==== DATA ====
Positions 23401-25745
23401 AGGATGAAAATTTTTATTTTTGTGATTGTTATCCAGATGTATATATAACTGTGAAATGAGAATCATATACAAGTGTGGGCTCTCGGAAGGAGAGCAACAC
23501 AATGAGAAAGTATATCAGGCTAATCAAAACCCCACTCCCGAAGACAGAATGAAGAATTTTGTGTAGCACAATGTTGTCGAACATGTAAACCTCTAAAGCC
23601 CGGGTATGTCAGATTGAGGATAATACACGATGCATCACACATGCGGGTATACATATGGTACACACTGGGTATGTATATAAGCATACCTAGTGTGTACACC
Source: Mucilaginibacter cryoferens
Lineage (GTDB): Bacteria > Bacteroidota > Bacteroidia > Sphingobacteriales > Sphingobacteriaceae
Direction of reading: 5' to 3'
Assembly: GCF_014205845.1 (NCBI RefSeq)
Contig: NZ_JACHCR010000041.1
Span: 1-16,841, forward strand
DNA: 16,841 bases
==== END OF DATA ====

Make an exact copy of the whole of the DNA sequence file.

Positions 23401-25745
23401 AGGATGAAAATTTTTATTTTTGTGATTGTTATCCAGATGTATATATAACTGTGAAATGAGAATCATATACAAGTGTGGGCTCTCGGAAGGAGAGCAACAC
23501 AATGAGAAAGTATATCAGGCTAATCAAAACCCCACTCCCGAAGACAGAATGAAGAATTTTGTGTAGCACAATGTTGTCGAACATGTAAACCTCTAAAGCC
23601 CGGGTATGTCAGATTGAGGATAATACACGATGCATCACACATGCGGGTATACATATGGTACACACTGGGTATGTATATAAGCATACCTAGTGTGTACACC
Source: Mucilaginibacter cryoferens
Lineage (GTDB): Bacteria > Bacteroidota > Bacteroidia > Sphingobacteriales > Sphingobacteriaceae
Direction of reading: 5' to 3'
Assembly: GCF_014205845.1 (NCBI RefSeq)
Contig: NZ_JACHCR010000041.1
Span: 1-16,841, forward strand
DNA: 16,841 bases